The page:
Chemistry of ascobic acid (vitamin C)

L-ascorbic acid (C6H8O6) is the trivial name of Vitamin C. The chemical name is 2-oxo-L-threo-hexono-1,4-lactone-2,3-enediol. L-ascorbic and dehydroascorbic acid are the major dietary forms of vitamin C [5]. Ascorbyl palmitate is used in commercial antioxidant preparations. All commercial forms of ascorbic acid except ascorbyl palmitate are soluble in water. L-ascorbic acid and its fatty acid esters are used as food additives, antioxidants, browning inhibitors, reducing agents, flavor stabilizers, dough modifiers and color stabilizers. Ascorbyl palmitate has been used for its greater lipid solubility in antioxidant preparations. In foods, pH influences the stability of ascorbic acid. It exhibits maximal stability between pH 4 and 6 [5]. Cooking losses of ascorbic acid depend on degree of heating, surface area exposed to water, oxygen, pH and presence of transition metals.

Catabolism of ascorbic acid (vitamin C)

Ascorbic acid present in foods is readily available and easily absorbed by active transport in the intestine [6]. Most of it (80–90%) will be absorbed when the in take is up to 100 mg/day, whereas at higher levels of intake (500 mg/day) the efficiency of absorption of ascorbic acid rapidly declines. Ascorbic acid is sensitive to air, light, heat and easily destroyed by prolonged storage and over processing of food.

Ascorbic acid being a water soluble compound is easily absorbed but it is not stored in the body. The average adult has a body pool of 1.2–2.0 g of ascorbic acid that may be maintained with 75 mg/d of ascorbic acid. About 140 mg/d of ascorbic acid will saturate the total body pool of vitamin C [7]. The average half life of ascorbic acid in adult human is about 10–20 days, with a turn over of 1 mg/kg body and a body pool of 22 mg/kg at plasma ascorbate concentration of 50 μmol/ L [8,9]. Hence ascorbic acid has to regularly supplemented through diet or tablets to maintain ascorbic acid pool in the body.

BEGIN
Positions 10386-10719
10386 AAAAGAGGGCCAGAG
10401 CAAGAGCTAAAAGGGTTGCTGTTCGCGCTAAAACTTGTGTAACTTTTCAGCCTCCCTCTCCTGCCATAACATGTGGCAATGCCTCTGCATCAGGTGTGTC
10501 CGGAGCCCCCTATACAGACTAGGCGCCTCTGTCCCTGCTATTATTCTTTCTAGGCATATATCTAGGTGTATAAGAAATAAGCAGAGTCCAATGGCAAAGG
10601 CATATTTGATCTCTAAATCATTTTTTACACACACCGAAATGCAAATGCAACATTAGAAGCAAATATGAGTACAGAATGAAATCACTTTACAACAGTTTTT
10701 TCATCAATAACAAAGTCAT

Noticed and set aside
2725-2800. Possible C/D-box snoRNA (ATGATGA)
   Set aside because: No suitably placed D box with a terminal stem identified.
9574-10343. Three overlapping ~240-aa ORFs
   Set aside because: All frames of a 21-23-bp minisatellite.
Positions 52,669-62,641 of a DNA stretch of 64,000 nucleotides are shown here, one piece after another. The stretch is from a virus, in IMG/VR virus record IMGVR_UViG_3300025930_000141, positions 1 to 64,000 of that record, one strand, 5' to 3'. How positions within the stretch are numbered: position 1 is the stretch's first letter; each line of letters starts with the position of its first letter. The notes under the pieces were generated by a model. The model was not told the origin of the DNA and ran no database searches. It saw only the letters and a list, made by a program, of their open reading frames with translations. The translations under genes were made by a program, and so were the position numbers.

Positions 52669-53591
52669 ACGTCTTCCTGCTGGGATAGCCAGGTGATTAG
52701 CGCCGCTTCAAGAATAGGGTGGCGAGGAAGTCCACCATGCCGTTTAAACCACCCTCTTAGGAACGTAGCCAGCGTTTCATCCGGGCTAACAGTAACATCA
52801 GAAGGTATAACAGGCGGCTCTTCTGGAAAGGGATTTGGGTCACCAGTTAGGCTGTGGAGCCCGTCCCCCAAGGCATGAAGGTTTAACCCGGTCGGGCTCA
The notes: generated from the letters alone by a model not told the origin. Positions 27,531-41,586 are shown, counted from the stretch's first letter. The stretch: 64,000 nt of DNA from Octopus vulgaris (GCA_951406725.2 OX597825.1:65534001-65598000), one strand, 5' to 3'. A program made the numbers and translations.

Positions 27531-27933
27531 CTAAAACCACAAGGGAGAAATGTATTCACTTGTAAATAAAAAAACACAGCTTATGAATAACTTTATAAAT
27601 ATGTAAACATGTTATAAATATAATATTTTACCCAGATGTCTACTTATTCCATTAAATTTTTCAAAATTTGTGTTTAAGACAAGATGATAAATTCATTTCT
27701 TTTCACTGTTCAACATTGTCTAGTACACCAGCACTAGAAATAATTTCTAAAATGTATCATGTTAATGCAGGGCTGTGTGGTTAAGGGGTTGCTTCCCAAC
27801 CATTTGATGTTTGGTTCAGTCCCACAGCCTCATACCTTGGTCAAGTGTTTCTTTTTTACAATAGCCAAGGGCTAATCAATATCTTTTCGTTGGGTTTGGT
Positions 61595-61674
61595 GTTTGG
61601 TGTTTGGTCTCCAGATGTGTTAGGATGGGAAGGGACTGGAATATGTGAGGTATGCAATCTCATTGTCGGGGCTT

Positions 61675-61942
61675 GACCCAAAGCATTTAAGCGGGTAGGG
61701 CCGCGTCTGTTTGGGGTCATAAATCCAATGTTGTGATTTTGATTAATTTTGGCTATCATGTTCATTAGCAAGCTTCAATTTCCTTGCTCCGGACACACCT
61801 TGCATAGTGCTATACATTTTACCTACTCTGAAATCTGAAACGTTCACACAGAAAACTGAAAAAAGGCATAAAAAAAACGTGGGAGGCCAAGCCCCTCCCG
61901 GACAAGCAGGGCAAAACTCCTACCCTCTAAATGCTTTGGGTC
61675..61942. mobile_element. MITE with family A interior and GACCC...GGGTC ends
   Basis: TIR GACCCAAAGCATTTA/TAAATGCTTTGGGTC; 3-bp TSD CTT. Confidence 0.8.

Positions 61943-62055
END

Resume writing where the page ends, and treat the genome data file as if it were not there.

The major metabolites of ascorbic acid in human are dehydroascorbic acid, 2,3-diketogulonic acid and oxalic acid (Fig 2). The main route of elimination of ascorbic acid and its metabolites is through urine. It is excreted unchanged when high doses of ascorbic acid are consumed. Ascorbic acid is generally non-toxic but at high doses (2–6 g/day) it can cause gastrointestinal disturbances or diarrhea [10,11]. The side effects are generally not serious and can be easily reversed by reducing intake of ascorbic acid. Furthermore, there is no consistent and compelling data on serious health effects of vitamin C in humans [11].

A deficiency of ascorbic acid (vitamin C) leads to scurvy. It is characterized by spongy swollen bleeding gums, dry skin, open sores on the skin, fatigue, impaired wound healing and depression [13]. Scurvy is of rare occurrence nowadays due to adequate intake ascorbic acid through fresh vegetables and fruits and or supplementation as tablets.